Ask the Osteopath: Runner’s Knee

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As an Osteopath especially working in a sports clinic at a Running shop, I see runners come in with knee pain a lot. The most common cause of the knee pain is often Runner’s Knee or Patellofemoral pain.

What is Runner’s Knee?

Runners knee is also called Patellofemoral Pain and is the most common running injury and twice as common than any other running related injury. It is particularly common in runners under the age of 25 as well as in women, Beiser et al (2011). Unfortunately it is often a chronic condition with patients still reporting it 4 years later!Patellofemoral pain is also linked to an overuse injury and more common in marathon or ultra marathon runners, Nielson et al (2013).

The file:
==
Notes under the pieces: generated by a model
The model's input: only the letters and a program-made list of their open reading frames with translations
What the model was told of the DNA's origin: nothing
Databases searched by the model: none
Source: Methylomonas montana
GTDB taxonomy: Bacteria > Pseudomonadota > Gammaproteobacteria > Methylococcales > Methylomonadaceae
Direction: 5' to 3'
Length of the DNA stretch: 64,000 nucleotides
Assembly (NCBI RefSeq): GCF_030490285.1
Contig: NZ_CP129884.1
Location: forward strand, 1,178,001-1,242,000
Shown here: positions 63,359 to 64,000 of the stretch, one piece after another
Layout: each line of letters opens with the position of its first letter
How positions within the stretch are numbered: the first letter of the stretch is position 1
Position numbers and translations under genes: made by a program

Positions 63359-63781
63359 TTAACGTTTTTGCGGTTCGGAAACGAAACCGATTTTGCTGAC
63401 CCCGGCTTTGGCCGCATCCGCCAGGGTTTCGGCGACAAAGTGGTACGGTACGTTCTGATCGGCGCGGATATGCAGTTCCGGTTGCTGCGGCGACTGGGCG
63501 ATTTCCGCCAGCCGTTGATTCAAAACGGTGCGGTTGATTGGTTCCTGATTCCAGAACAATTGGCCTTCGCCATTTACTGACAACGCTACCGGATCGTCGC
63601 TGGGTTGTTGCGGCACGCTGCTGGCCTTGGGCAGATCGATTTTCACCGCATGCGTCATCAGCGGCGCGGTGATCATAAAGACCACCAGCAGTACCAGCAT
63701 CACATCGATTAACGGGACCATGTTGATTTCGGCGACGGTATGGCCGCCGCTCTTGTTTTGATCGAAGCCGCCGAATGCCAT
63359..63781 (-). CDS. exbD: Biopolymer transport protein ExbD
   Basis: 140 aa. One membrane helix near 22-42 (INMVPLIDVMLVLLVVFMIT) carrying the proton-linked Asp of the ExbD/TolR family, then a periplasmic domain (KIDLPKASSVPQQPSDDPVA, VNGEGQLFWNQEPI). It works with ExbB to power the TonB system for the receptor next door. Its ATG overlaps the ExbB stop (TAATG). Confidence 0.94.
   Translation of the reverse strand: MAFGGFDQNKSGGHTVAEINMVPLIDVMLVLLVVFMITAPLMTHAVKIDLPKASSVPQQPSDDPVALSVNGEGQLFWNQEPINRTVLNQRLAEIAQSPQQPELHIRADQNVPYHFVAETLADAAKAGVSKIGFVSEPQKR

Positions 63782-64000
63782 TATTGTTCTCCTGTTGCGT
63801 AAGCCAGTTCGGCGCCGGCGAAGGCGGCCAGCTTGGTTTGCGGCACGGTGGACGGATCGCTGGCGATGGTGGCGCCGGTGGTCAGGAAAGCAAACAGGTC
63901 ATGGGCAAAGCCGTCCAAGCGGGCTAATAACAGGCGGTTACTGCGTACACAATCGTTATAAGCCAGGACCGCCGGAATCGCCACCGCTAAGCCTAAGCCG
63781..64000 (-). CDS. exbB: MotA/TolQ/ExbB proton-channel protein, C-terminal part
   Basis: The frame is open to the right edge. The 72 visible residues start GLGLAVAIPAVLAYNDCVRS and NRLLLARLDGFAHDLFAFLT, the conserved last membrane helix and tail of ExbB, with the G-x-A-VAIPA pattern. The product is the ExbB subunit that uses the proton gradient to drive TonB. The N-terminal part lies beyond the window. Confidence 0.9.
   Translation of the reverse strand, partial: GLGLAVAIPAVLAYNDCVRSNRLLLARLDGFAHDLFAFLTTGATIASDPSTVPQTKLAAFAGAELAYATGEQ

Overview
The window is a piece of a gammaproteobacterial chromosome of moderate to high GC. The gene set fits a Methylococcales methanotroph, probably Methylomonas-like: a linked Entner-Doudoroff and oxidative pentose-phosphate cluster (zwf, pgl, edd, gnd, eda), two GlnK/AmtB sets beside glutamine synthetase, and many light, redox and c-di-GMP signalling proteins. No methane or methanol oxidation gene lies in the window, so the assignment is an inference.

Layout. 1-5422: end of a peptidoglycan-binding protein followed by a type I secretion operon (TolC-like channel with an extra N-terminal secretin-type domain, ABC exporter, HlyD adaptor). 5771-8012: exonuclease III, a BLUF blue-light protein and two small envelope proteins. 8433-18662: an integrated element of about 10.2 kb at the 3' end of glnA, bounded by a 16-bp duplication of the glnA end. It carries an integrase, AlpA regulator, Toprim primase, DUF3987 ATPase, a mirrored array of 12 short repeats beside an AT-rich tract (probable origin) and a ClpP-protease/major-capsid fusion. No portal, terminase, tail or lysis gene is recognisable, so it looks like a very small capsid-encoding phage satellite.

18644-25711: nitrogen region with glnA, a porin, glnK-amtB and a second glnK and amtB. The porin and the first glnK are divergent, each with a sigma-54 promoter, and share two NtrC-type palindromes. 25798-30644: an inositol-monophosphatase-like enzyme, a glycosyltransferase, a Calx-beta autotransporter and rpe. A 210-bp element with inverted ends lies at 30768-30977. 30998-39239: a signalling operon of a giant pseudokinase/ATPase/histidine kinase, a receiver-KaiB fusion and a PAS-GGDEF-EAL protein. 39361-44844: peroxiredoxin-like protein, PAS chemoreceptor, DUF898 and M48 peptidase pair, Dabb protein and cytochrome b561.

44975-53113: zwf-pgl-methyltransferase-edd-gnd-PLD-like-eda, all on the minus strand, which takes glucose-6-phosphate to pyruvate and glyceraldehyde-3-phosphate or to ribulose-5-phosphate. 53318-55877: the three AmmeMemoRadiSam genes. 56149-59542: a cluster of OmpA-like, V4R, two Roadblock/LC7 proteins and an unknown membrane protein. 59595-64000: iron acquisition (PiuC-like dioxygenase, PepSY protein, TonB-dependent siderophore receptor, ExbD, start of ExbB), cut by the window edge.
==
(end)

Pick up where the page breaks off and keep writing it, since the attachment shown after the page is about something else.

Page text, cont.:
What are the symptoms of Runner’s knee?

The pain is normally felt round the front of the knee either underneath or around the kneecap or Patella. The pain is normally when you are weight baring and is often from squatting, going up stairs and of course running. The kneecap is seen as a lever and helps in the movement of the patellofemoral joint, quadriceps and patella tendon, which are all attached to the kneecap, Dixit et al (2007).

What element contribute to getting Runner’s Knee?

There are several different elements that can contribute to developing runners knee these include the balance and strengths of your quadriceps, foot placement and running pattern.